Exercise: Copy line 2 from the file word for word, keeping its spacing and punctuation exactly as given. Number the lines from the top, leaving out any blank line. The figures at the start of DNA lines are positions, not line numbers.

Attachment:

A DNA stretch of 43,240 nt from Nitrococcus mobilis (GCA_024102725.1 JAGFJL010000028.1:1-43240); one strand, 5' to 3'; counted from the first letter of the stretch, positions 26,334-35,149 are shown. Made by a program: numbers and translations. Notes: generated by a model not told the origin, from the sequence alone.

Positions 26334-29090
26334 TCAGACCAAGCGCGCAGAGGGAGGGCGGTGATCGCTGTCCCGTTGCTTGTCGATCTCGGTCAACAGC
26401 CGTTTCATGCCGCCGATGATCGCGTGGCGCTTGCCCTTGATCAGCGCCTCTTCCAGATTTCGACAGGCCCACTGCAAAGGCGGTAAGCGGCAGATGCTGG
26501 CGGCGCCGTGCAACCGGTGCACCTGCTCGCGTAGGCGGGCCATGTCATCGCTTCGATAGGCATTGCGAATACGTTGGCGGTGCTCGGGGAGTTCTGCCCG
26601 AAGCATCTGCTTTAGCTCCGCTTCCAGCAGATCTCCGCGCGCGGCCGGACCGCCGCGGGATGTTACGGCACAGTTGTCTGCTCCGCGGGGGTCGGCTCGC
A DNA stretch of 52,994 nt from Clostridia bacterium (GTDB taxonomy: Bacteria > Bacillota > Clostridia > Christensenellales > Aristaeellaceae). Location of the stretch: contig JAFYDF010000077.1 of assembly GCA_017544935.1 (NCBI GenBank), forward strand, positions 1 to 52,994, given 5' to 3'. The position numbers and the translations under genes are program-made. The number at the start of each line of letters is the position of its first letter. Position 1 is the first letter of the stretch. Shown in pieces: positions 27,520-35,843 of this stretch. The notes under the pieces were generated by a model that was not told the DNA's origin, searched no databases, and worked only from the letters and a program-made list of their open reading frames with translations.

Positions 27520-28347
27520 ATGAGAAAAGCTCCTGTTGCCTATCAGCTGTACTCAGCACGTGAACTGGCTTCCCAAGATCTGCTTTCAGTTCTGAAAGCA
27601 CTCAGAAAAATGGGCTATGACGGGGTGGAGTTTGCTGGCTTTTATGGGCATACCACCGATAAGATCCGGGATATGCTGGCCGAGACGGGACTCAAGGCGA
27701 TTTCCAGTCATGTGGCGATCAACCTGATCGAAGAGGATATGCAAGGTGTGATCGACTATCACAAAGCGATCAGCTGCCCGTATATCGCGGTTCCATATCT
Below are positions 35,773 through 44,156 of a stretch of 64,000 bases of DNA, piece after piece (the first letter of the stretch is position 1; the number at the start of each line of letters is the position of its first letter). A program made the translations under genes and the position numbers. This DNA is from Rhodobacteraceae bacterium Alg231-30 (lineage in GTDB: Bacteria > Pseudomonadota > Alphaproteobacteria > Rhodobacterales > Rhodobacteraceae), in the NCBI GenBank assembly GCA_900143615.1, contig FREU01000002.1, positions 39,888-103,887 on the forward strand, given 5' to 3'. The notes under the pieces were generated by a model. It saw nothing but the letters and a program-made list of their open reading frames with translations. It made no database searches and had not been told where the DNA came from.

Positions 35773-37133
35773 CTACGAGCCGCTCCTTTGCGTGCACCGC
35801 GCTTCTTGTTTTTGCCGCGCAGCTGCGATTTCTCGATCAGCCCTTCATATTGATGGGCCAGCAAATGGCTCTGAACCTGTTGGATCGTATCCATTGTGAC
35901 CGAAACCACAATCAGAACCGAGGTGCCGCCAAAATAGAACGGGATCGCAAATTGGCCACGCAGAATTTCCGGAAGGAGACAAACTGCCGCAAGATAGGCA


Positions 26334-29090